You have the need and the right to spend part of your life caring for your soul. It is not easy. You have to resist the demands of the work-oriented, often defensive, element in your psyche that measures life only in terms of output ~ how much you produce ~ not in terms of the quality of your life experiences. To be a soulful person means to go against all the pervasive, 'prove-yourself' values of our culture, and instead treasure what is unique and internal and valuable in yourself and your own personal evolution. ~ Jean Shinoda Bolen As a society we place our value on production, accomplishments, and material manifestations of our efforts. More often our greatest achievements are those that are not immediately visible, often are not tangible and are not usually identifiable with a monetary value. Yet, having true inner peace, an appreciation of our authentic self, and acknowledgement of our personal growth are life’s greatest treasures.
Finding the time to honor, celebrate and place focused attention to these types of areas of our life, this soul growth and expansion, and this purposeful spirit care is often an overlooked space on our day’s timeline. We place more value on so many other things and this act of spiritual attention lags behind. Yet, when we do make the time for this part of our personal maintenance, we find ourselves empowered, we have an inner calm, we find beauty before us and we have an inner confidence that allows us to soar through the day.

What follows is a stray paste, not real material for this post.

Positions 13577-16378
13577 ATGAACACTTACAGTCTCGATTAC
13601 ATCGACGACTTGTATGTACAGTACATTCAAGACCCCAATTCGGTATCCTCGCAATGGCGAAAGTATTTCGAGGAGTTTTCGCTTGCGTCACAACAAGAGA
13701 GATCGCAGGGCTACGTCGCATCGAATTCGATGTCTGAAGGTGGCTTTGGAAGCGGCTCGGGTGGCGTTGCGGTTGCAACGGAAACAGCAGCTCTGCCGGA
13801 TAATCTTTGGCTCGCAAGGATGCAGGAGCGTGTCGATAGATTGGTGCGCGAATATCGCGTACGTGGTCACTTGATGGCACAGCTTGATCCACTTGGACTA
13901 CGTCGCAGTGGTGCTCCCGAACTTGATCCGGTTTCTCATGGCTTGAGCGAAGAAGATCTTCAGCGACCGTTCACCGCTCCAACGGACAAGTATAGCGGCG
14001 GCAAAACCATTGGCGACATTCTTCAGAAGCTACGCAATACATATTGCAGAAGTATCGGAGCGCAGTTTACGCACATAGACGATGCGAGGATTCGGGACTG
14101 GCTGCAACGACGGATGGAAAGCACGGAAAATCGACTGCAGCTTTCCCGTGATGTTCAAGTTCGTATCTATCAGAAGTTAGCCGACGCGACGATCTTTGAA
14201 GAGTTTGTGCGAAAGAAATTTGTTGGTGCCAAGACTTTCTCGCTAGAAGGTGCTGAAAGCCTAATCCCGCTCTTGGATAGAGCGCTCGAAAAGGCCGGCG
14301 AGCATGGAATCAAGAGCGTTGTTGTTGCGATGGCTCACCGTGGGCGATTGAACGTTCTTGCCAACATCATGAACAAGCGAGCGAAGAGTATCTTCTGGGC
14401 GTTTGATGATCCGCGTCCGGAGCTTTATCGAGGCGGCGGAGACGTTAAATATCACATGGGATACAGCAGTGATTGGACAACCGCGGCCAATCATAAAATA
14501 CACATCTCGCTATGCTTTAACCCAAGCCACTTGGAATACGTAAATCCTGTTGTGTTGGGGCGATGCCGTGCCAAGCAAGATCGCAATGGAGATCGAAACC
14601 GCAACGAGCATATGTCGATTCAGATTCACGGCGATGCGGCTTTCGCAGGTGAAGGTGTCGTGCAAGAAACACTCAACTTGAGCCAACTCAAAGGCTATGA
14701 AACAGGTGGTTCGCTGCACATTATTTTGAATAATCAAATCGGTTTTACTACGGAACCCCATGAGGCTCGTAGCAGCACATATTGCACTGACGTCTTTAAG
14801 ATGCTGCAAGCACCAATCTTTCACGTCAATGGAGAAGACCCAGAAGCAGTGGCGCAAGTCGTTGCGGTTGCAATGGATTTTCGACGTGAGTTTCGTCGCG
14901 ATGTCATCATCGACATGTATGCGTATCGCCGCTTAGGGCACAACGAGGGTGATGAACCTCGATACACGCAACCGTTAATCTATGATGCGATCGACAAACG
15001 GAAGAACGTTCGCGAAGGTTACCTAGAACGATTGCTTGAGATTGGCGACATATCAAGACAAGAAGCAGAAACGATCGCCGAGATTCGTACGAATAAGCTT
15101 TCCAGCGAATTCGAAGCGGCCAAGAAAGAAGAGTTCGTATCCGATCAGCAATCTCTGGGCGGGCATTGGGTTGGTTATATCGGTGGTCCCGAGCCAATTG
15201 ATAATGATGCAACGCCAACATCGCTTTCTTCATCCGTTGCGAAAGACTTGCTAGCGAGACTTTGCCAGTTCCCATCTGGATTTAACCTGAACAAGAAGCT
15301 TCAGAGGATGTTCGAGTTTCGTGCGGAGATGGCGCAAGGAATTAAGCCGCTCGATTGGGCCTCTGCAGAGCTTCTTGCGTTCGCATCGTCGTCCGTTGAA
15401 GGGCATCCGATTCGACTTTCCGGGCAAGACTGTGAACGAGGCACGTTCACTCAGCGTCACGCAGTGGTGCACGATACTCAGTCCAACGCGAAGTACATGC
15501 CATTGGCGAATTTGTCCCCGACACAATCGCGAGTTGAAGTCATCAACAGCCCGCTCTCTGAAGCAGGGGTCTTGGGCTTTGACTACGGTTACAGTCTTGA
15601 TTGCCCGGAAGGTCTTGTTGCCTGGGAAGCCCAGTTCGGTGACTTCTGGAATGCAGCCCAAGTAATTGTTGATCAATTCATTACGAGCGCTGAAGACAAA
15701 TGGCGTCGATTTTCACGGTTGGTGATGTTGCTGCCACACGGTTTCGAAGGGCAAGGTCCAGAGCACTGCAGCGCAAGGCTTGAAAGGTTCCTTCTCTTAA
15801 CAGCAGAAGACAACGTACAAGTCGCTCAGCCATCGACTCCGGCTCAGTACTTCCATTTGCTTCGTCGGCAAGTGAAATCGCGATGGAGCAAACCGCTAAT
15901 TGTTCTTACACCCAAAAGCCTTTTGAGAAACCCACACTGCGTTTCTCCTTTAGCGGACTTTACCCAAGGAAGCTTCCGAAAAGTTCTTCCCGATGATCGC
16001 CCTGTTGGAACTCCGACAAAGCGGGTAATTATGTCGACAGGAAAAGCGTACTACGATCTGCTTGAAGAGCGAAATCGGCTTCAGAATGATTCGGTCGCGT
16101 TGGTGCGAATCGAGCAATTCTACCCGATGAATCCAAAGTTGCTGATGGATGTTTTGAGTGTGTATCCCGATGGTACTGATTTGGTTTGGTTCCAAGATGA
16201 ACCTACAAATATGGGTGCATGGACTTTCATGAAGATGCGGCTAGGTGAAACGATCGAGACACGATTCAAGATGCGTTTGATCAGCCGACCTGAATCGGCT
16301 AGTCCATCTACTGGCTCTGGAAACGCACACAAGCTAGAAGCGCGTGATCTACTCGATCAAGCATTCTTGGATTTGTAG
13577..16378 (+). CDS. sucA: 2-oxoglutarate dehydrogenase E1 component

So how do we make a point to include this soulful upkeep? How do we create an appreciation for the necessity of this time in our life, so that others do not balk when we incorporate it into our schedule, or include it in the day’s routine? Perhaps the steps need to be consistent yet small. Start with a simple morning ritual that gradually evolves into more. Try to set aside a day of the week that has a more expanded gift of self-care within it whether it be connection with nature, a day of spiritual service to others or a meditative practice. Find opportunities to celebrate your spiritual beliefs by creating days of honor. Then begin involving others. The more we model and share this act of soul care, the more it becomes understood, recognized and valued.
Just as it is with eating healthy food choices or making room for exercise, it begins with intentions and small consistent efforts. Repetition and placing value in the actions sends a signal to our body, mind and soul of the necessity of it. We begin to value the intention and look forward to its role in our day. The positive results that come from these efforts then spur us on for more efforts. The feel good factor reminds us of why the small cost is worth the quality of life it brings.
Blessings ~ Lisa
©COPYRIGHT 2013 Lisa Meade